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Choosing a Domain Name

Consider if you require a new domain name, or if your needs can be met using an existing domain name

There are several ways to direct users to your information or service, including:

  • Registering a new domain name within your government jurisdiction. This can be done through the www.domainname.gov.au website. As the Registrant Contact you will be responsible for maintaining accurate contact and Domain Name System (DNS) server details, renewing the domain name every two years and payment of any applicable fees.
    For example: asthma.nsw.gov.au or diabetes.sa.gov.au
  • Creating a subdomain within an existing domain name. You will need to check with the web manager of the parent domain if this is possible for your preferred subdomain.
    For example: to use the subdomain asthma.health.nsw.gov.au you would need to contact the web manager of health.nsw.gov.au
  • Creating a new directory within an existing domain name. You will need to check with the web manager of the parent domain name if this is possible for your preferred subdomain. This can usually only be set up if the online information is located on the same web server.
    For example: health.nsw.gov.au/asthma

Consider which of these options suits your requirement. You may prefer to register a separate domain name if:

  • Your information or service has a particularly high profile;
  • A separate domain name will make your information or service significantly easier for users to locate; or
  • There is a need to present your information or service independently of a parent agency or topic.

You may prefer to use a subdomain or directory within an existing domain name if:

  • Your information or service is short term (e.g. a 6-month project)
  • You would like to avoid the administrative burden and associated fees of managing a separate domain name; or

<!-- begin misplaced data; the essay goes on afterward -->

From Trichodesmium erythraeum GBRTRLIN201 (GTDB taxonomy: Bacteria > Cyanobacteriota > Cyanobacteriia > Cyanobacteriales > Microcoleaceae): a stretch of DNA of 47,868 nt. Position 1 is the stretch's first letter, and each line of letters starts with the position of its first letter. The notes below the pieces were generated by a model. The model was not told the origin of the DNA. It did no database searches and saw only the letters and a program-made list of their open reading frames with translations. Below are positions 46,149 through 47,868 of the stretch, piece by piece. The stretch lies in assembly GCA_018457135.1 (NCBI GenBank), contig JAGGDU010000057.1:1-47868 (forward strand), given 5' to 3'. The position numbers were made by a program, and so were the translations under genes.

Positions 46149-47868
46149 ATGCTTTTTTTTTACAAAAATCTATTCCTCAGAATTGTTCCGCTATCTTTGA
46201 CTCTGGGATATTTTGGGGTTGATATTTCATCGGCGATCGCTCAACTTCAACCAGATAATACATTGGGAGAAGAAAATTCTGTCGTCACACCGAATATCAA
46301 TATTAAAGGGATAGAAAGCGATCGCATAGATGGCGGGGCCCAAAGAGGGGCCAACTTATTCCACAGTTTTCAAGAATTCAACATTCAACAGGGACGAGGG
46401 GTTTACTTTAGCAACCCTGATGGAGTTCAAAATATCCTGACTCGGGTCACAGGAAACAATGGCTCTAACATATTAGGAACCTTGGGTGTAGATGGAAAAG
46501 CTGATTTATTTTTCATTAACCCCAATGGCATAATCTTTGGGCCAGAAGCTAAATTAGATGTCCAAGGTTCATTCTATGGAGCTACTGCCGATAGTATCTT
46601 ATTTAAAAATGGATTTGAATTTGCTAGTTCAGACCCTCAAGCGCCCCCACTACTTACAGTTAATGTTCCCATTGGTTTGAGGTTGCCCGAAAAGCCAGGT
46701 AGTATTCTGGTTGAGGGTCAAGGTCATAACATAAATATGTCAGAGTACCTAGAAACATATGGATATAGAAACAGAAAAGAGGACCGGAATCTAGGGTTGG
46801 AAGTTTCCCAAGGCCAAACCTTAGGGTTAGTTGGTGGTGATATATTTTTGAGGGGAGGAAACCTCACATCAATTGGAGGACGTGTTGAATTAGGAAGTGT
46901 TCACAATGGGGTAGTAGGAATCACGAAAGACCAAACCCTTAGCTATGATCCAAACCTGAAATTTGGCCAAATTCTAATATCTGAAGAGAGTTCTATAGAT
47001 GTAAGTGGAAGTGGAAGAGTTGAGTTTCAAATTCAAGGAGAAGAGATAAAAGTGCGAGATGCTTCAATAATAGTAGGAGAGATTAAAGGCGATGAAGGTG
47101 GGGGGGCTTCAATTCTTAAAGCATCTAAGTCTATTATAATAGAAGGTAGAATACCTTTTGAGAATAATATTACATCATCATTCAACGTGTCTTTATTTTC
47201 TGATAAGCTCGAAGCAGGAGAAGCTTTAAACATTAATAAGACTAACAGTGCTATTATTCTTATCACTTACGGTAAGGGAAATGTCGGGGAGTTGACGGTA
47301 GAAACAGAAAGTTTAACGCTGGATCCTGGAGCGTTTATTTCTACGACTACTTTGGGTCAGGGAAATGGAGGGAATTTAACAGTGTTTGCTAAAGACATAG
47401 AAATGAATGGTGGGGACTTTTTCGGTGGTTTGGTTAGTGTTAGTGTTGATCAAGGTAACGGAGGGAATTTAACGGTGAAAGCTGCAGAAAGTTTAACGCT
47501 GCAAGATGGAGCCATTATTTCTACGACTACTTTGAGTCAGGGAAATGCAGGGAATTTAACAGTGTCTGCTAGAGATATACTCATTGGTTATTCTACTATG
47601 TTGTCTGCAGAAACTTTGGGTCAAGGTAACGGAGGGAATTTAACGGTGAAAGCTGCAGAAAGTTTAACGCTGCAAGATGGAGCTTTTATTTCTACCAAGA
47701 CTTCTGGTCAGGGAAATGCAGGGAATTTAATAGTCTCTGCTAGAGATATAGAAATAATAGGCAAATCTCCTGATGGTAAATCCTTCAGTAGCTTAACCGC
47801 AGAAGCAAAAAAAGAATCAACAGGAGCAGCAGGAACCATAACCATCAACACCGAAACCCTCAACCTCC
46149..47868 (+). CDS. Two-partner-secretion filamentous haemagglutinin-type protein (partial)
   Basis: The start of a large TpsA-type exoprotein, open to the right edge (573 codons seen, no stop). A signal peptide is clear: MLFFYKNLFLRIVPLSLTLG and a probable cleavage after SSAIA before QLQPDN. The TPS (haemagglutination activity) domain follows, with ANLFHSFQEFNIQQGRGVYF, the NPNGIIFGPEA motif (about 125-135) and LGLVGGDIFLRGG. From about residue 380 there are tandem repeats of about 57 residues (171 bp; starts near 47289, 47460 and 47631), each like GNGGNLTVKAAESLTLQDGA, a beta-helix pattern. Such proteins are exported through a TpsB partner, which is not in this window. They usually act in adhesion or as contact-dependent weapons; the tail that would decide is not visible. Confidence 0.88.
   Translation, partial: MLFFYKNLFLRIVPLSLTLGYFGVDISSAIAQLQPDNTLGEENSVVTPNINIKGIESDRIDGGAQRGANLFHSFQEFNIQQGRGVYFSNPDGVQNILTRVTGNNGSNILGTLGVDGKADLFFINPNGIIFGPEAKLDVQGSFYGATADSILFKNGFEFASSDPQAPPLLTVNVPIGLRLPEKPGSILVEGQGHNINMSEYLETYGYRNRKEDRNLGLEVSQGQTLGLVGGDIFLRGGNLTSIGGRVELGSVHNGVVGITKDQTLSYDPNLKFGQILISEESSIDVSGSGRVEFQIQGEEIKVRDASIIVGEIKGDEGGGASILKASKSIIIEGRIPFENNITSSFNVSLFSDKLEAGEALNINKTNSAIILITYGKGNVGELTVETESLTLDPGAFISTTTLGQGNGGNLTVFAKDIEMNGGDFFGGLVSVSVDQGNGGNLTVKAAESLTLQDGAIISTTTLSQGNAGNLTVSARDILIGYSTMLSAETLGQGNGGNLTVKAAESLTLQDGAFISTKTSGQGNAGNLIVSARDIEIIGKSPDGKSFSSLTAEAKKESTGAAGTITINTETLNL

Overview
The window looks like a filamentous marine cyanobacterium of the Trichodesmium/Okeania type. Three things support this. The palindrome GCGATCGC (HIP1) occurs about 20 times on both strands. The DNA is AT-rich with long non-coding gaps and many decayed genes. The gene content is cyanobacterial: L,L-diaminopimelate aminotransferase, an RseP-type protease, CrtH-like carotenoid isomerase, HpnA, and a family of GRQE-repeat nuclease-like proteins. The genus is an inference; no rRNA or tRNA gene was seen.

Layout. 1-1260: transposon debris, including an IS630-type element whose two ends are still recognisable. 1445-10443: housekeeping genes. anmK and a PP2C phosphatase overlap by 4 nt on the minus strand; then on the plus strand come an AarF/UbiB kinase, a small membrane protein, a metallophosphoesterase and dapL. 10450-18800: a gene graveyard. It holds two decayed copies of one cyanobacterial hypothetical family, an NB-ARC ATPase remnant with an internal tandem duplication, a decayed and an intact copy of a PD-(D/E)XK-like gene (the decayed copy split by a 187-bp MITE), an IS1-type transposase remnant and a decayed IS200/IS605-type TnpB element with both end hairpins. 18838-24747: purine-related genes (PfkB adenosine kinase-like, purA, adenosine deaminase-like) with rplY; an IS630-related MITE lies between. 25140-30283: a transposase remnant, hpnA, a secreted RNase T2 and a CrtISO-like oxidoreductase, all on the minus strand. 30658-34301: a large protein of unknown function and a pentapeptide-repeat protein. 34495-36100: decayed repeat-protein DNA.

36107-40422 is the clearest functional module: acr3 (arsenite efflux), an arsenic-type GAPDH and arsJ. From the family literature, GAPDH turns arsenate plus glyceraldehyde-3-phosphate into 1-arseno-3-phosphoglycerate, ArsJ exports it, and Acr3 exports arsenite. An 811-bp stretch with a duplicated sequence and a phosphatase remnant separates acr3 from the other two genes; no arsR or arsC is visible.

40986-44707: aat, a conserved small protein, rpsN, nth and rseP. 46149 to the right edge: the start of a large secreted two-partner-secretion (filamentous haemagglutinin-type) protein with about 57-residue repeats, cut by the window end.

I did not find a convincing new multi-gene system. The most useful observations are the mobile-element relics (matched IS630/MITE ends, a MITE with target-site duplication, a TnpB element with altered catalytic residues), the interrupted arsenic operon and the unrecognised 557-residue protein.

• You would like to present your information or service within the context of a broader organisation or topic.
  • Setting up subdomains
    Any major website or service should have a registered domain name. In some cases agencies may wish to use subdomains. Subdomains can be set up internally by the department or agency’s Service Provider. Please note that it is not a requirement to formally register subdomains and they cannot be submitted to the www.domainname.gov.au system.

Consider how best to direct users to your particular type of information or service

There may be certain naming conventions within your agency or government for different types of information and services.

  • Departmental names are usually presented as department.jurisdiction.gov.au.
    For example: dest.gov.au; transport.wa.gov.au
  • Agencies/statutory authorities and other government bodies are usually presented as agency.jurisdiction.gov.au. Smaller agencies may also be presented within a parent department as agency.department.jurisdiction.gov.au.

    For example: osw.dpmc.gov.au

  • Large, high profile or cross-agency projects, initiatives or services are usually presented as project.jurisdiction.gov.au or service.jurisdiction.gov.au.
    For example: emergencyinformation.act.gov.au
  • Smaller projects and services are usually presented within the existing domain name of the responsible agency or department as project.agency.jurisdiction.gov.au or agency.jurisdiction.gov.au/project.
    For example: health.nsw.gov.au/services
  • Events do not usually require a separate domain name unless they have a particular high profile.
    For example: 2000games.gov.au
  • If you have a regular event or conference that requires a domain name we suggest you make the domain name as broad as possible so it can be reused.
    For example: The domain name healthconference.gov.au could be used to direct users to information about an annual conference, and reused each year as healthconference.gov.au/2003, healthconference.gov.au/2004 etc.